National Control on Dam Reservoir Levels: Ruling/Enactment
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Shutters of 34 dams already full to brim fully opening simultaneously into rain-flooded rivers - often many a dam into the same river one on the heels of another - has taken hundreds of lives, damaged property worth 50,000 crores and caused widespread misery in Kerala.
it was no less than a nightmare when I had to vacate my house at midnight on 16/8 with my ailing wife, sisters and grandchildren as water from the Perar (Bharathappuzha) on the banks of which I have lived for 79 years entered my compound for the first time ever; the water level kept rising like a ball bouncing! This river has never behaved this way before - rising if at all only gently, minimally and tacitly.
If the dams, instead of having been filled to maximum capacity, were kept at least ten percent vacant they together could have absorbed almost all rain that fell all of a sudden, held all of it to be released in better weather and in controlled conditions later.
Apparently there is no comprehensive and effective regulation concerning the management of dams or no single authority to do it. Almost all of recent floods in the country, including those in Surat and Bihar, were caused by unscientific dam management.
It is high time we learn how to do it right; we may emulate the example of developed countries limiting dam levels to 85 percent of total capacity so that dams can also serve as effective flood control devices.
it will be wiser on another count too if dams sre kept less than full reducing vulnerability to seismic activity.
There are mud dams, mortar dams and dams more than a century old. In any case there has been no seismic testing of the rock base. Kerala is a narrow strip of land sloping steadily to the sea. Volcanic activity of Western Ghats created it over millions of years. Layers of lava sandwiched the vegetation growing during vast time spans in between. The dams and their reservoirs are ‘unnatural’ loads. If there is a tremor or if the stuffing of the sandwich is moistened and loses its frictional hold there will be the greatest landslide man has ever known! (Dwaraka now lies immersed in the sea not because the ocean swallowed it; it slipped down and under!)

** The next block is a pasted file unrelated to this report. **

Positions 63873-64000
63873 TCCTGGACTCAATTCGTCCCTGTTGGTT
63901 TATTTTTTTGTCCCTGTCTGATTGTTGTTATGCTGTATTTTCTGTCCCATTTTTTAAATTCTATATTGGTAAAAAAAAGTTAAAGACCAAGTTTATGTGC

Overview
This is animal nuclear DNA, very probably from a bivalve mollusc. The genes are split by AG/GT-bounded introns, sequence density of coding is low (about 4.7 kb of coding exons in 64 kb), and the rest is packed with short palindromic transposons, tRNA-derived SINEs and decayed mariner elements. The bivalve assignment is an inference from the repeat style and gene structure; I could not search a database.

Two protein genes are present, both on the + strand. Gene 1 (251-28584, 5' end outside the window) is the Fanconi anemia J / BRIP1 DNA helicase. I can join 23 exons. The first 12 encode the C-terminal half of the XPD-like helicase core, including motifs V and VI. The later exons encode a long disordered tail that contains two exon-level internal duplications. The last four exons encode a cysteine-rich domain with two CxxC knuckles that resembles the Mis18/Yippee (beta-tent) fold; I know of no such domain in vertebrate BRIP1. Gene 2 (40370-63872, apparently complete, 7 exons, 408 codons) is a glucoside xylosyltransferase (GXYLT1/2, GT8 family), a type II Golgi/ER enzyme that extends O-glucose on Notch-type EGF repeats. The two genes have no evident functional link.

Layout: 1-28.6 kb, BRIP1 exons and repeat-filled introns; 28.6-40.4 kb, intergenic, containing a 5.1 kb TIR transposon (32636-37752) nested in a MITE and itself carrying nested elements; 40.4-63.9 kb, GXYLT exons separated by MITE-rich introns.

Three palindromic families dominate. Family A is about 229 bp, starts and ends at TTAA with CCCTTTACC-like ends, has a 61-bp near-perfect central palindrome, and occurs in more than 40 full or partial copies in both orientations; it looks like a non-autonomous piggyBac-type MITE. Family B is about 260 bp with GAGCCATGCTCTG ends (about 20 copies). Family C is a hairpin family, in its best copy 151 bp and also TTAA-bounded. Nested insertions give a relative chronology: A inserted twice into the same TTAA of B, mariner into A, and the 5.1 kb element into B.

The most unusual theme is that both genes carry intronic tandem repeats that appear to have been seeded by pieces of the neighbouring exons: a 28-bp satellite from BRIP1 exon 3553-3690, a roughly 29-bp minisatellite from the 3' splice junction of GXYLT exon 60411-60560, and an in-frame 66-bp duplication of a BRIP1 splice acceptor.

The dams have again been filled almost to full capacity and the Retreating Monsoon is at Kerala’s doorstep!
An adjoining State - Tamilnadu - has made it again known that they plan to fill the more-than-centuries-old surky dam to its brim. This major dam is on top of the Idukki dam, the largest in Sourh-East Asia with a storage area comprising more than 600 square kilometers and on the same river that sports yet another major dam a little further down!
if anything happens to Mullaperiyar dam the other two downstream are sitting ducks and one-third of Kerala - people, livestock, vegetation and all - will get washed down into the Arabian Sea.
Under the circumstances, let’s petition the Honorable PM of India and also the Honorable Chief Justice to promulgate an ordinance or verdict as the case may be stipulating that no dam in the nation, small or big, irrigational or hydroelectrical, should be filled more than 90 percent of total capacity at any time of the year.
Comprehensive enactment to this effect in particular and laying down norms for the general management of dams by technically competent people so as to assure safety and best use of dams will be most welcome as follow-up.
Let’s invite their kind attention to the fact that if this precautionary regulation is brought into effect forthwith generations will certainly remember them as great saviours!
Writer, President of the Samastha Kerala Sahitya Parishat
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